The secondary side series resonant circuit and a secondary side rectifying and smoothing circuit are connected in series with each other. The secondary side rectifying and smoothing circuit has a secondary side rectifying element and a secondary side smoothing capacitor. The secondary side rectifying element is formed by a bridge connection of rectifier diodes Do1 to Do4 having an input side and an output side. A point of connection between the rectifier diode Do1 and the rectifier diode Do2 and a point of connection between the rectifier diode Do3 and the rectifier diode Do4 are set as the input side. A point of connection between the rectifier diode Do1 and the rectifier diode Do3 and a point of connection between the rectifier diode Do2 and the rectifier diode Do4 are set as the output side. The smoothing capacitor Co is connected to the output side of the bridge connection. Such a secondary side rectifying and smoothing circuit is a full-wave rectifier circuit that rectifies both a positive voltage and a negative voltage generated in the secondary winding N2 and then uses the rectified voltages as load power.

Further details of the switching power supply circuit shown in FIG. 4 will be described below. FIG. 5 shows an example of structure of the isolated converter transformer PIT provided in the power supply circuit of FIG. 4 having the above-described configuration. The isolated converter transformer PIT has an EE-shaped core formed by combining an E-type core CR1 and an E-type core CR2 of ferrite material with each other. Also, the isolated converter transformer PIT has a bobbin B formed by a resin or the like, and having a primary side winding part and a secondary side winding part divided from each other so as to be independent of each other. The primary winding N1 and the isolated converter transformer auxiliary winding Ng are wound around one winding part of the bobbin B. The secondary winding N2 is wound around the other winding part of the bobbin B.

The bobbin B thus wound with the primary side winding and the secondary side winding is attached to the above-described EE-shaped core (CR1 and CR2). Thereby the primary winding N1 and the isolated converter transformer auxiliary winding Ng, and the secondary winding N2 are wound around the central magnetic leg of the EE-shaped core in respective different winding regions. The structure of the isolated converter transformer PIT as a whole is thus obtained.

In addition, a gap G is formed in the central magnetic leg of the EE-shaped core as shown in the figure. Thereby a state of loose coupling is obtained as a coupling coefficient k. That is, a state of even looser coupling is obtained than in the isolated converter transformer PIT of the prior art power supply circuit shown in FIG. 14. Incidentally, the gap G can be formed by making the central magnetic legs of the E-type core CR1 and the E-type core CR2 shorter than the two outer magnetic legs of the E-type core CR1 and the E-type core CR2. In the present embodiment, an EER-35 is used as a core material, a gap G is set to 1.6 mm, the number of turns of the primary winding N1 is set to 48 T, the number of turns of the secondary winding N2 is set to 30 T, and the number of turns of the isolated converter transformer auxiliary winding Ng is set to 1 T. The coupling coefficient k between the primary side and the secondary side of the isolated converter transformer PIT itself is set to 0.75.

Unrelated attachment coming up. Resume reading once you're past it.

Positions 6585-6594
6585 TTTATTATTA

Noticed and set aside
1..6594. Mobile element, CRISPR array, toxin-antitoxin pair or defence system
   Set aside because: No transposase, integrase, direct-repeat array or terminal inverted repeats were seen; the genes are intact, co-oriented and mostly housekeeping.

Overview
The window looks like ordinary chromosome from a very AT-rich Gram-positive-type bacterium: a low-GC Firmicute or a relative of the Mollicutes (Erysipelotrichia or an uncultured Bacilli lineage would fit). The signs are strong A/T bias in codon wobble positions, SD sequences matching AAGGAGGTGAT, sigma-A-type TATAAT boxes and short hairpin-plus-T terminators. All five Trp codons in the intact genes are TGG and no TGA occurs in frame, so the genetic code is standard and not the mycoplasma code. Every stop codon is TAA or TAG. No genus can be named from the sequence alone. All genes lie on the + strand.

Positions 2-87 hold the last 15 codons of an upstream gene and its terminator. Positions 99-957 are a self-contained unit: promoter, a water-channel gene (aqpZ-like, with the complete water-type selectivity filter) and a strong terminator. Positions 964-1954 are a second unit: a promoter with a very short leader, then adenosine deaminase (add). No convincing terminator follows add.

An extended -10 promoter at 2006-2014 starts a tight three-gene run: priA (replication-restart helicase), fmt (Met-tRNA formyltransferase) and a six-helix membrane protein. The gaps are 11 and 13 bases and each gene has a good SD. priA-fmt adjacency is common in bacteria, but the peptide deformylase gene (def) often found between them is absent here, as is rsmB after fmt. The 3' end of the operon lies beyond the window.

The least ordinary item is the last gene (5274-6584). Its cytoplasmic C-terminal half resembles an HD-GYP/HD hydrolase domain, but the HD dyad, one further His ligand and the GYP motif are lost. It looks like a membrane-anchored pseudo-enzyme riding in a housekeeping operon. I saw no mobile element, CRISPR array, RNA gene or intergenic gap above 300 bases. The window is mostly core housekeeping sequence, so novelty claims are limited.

The choke coil PCC can also be formed by providing a winding to an EE-shaped core having a predetermined shape and a predetermined size. In the present embodiment, an ER-25 is used as a core material, a gap G is set to 0.8 mm, the number of turns of the choke coil winding N10 is set to 30 T, and 0.5 mH (millihenrys) is obtained as the value of inductance of the inductor L10. Thus, the value of inductance of the inductor L10 is reduced to make a first primary side series resonance frequency and a second primary side series resonance frequency close to each other, and reduce an iron loss and a copper loss in the choke coil PCC.

In obtaining experimental results to be described later, selections were made as follows for principal parts of the power supply circuit having the circuit form shown in FIG. 4.

The following values were selected for the capacitances of the primary side parallel resonant capacitor Cr, the primary side series resonant capacitor C11, the clamping capacitor C3, and the secondary side series resonant capacitor C4.

Cr=1000 pF

C11=0.027 μF

C3=0.1 μF